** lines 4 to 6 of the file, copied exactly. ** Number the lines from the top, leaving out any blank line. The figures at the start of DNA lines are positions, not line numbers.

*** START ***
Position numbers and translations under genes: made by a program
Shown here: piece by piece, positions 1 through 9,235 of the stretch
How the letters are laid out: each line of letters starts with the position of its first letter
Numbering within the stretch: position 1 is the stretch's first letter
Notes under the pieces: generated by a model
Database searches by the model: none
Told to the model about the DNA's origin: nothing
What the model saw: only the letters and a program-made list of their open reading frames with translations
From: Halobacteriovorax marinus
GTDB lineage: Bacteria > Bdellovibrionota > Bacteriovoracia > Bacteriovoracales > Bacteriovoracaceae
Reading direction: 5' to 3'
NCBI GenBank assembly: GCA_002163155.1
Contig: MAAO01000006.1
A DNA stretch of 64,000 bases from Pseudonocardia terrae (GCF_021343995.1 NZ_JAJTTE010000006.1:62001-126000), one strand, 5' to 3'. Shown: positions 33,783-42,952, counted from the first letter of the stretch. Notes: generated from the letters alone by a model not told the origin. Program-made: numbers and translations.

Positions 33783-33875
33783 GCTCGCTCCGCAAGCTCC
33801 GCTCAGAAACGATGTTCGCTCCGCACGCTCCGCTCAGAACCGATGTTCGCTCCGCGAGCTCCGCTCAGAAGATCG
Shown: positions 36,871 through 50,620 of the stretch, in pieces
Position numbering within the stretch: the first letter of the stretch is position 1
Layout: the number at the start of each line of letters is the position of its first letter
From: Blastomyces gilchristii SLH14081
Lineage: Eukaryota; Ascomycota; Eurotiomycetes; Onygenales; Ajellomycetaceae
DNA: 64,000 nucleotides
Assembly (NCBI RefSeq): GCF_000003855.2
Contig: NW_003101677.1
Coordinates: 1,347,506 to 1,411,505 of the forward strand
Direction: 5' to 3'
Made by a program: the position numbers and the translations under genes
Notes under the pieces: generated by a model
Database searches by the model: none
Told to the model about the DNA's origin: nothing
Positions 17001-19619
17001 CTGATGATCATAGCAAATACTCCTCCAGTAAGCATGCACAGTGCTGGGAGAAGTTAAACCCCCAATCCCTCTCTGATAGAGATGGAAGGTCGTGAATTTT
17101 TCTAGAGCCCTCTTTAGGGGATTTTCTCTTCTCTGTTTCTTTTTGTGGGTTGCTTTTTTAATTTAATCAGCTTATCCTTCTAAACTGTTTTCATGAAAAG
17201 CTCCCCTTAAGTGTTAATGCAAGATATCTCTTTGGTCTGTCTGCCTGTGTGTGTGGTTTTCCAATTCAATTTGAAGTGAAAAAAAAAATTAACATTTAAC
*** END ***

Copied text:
Numbering within the stretch: position 1 is the stretch's first letter
Notes under the pieces: generated by a model
Database searches by the model: none